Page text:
Travel across much of Europe is now largely unrestricted: we can go from the Mediterranean to beyond the Arctic Circle without passport controls or the need for a visa. This freedom of movement exists because of Schengen. To ensure that such mobility is enjoyed securely and legally, the freedom to travel within the Schengen Area is accompanied by heightened protection of external borders and common provisions for the granting of visas.
Schengen forms a common legal framework that governs the rules for entry/departure and short-term stays in the Schengen Area, i.e. the rules on managing the Schengen external borders and on Schengen visas. Citizens from a third (meaning: non-Schengen) country are subject to the same entry requirements, whether they enter the Schengen Area for example by ship in the Netherlands or at an airport in Switzerland or by train in Poland. The area of Schengen cooperation covers most of the EU (22 EU Members States) and the four associated States (Switzerland, Norway, Iceland and Liechtenstein).
In order to adhere to the legislative framework, Schengen States must cooperate with each other on a daily basis in operational and legal matters. The SEM actively participates in such cooperation, e.g. in Schengen working groups at EU level, ensuring that Switzerland's position is taken into consideration. The legislative framework conditions are frequently reworked and adapted so as to tackle emerging challenges or overhaul existing systems. Mobility should be as efficient as possible for border control authorities and travellers alike.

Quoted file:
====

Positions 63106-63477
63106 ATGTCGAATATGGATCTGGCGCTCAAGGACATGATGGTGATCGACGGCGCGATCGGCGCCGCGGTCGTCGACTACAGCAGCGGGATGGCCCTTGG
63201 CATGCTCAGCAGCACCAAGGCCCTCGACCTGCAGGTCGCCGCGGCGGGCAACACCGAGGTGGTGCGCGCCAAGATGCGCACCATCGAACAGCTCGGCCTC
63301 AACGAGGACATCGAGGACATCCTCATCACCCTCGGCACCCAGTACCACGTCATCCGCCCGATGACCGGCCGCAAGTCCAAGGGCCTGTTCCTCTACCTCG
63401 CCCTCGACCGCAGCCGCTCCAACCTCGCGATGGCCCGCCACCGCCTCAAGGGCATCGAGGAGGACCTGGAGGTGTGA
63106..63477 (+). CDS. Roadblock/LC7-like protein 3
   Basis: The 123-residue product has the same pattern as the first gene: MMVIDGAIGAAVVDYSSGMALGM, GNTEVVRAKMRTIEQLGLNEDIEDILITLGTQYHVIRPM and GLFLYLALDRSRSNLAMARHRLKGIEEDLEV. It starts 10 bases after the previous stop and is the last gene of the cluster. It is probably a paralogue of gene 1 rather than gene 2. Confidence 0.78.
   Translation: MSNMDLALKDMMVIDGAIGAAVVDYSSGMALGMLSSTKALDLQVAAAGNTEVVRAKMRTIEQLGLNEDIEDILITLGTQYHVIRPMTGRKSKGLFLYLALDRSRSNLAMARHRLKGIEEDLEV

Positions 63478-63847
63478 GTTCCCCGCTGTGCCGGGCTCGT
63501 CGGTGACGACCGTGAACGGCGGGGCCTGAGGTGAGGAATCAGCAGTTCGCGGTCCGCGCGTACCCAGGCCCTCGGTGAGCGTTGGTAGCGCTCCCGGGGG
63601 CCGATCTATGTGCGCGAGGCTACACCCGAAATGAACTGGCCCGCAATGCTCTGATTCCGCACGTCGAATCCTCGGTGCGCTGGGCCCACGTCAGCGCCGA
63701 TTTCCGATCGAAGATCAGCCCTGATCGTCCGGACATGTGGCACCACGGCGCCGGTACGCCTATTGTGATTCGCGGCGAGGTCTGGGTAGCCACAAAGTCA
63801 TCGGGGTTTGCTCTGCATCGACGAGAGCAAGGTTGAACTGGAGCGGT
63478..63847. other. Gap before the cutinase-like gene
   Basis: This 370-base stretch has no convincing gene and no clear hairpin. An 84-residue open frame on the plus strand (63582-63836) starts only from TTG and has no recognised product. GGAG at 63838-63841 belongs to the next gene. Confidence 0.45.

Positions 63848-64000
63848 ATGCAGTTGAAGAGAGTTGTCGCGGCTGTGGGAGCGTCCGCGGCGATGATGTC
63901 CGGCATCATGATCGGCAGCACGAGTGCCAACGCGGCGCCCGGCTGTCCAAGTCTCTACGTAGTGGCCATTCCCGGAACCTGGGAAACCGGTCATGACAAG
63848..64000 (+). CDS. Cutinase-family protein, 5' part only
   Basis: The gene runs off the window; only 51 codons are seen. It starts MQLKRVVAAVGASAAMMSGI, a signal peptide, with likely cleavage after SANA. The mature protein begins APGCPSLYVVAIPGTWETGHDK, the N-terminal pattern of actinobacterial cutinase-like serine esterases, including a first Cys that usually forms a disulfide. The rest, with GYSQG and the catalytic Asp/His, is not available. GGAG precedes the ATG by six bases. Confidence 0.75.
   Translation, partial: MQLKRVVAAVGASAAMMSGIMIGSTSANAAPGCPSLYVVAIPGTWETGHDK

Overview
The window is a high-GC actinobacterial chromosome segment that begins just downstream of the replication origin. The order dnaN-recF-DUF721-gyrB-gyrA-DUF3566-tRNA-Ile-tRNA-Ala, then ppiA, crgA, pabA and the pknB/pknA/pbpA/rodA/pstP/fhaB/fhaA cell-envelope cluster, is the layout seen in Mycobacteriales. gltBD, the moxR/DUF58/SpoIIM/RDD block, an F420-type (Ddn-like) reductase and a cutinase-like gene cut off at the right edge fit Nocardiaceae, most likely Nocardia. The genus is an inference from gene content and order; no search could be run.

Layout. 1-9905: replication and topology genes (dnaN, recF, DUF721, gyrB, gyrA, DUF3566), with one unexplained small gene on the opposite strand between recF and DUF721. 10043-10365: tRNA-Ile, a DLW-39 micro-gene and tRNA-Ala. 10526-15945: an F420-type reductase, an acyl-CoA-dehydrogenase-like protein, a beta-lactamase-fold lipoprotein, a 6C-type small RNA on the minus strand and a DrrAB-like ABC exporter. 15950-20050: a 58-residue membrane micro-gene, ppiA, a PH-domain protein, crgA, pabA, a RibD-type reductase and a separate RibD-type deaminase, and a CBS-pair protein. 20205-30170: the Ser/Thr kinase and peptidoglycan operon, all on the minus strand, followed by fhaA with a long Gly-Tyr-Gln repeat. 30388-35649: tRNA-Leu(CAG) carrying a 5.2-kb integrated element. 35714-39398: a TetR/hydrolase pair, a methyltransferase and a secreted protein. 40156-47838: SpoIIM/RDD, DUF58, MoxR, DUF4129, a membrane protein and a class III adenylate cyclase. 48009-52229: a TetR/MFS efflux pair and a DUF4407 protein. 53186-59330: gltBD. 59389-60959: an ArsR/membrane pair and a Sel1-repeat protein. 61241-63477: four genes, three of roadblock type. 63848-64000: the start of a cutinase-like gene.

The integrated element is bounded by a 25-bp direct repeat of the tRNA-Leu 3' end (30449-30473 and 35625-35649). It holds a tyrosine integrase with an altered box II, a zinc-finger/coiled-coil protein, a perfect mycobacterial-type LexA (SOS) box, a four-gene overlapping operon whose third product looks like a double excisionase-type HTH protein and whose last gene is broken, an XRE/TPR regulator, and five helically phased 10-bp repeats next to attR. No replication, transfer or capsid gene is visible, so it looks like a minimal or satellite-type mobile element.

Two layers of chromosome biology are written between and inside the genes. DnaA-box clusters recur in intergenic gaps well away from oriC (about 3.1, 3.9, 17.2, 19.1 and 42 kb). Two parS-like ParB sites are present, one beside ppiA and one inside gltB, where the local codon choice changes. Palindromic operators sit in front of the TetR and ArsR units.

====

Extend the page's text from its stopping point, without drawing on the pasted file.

For instance, discussions are currently underway on the future large-scale "Smart Borders" project. "Smart Borders" uses state-of-the-art technology to increase the efficiency of border controls at Schengen external borders and to improve security within the Schengen area. Central to this project is the electronic Entry/Exit System EES. The system will be used to automatically register all third-country nationals entering and leaving the Schengen Area, replacing the current practice of stamping passports. In addition, Schengen Member States will also have the option of introducing a National Facilitation Programme NFP for third-country nationals who travel frequently. Such travellers may be granted "registered traveller" status after pre-vetting, allowing them facilitated border crossing.
In addition, Switzerland has developed a national Integrated Border Management (IBM) strategy within the context of Schengen. Also, and like other Schengen States, Switzerland undergoes the Schengen evaluation on a regular basis.
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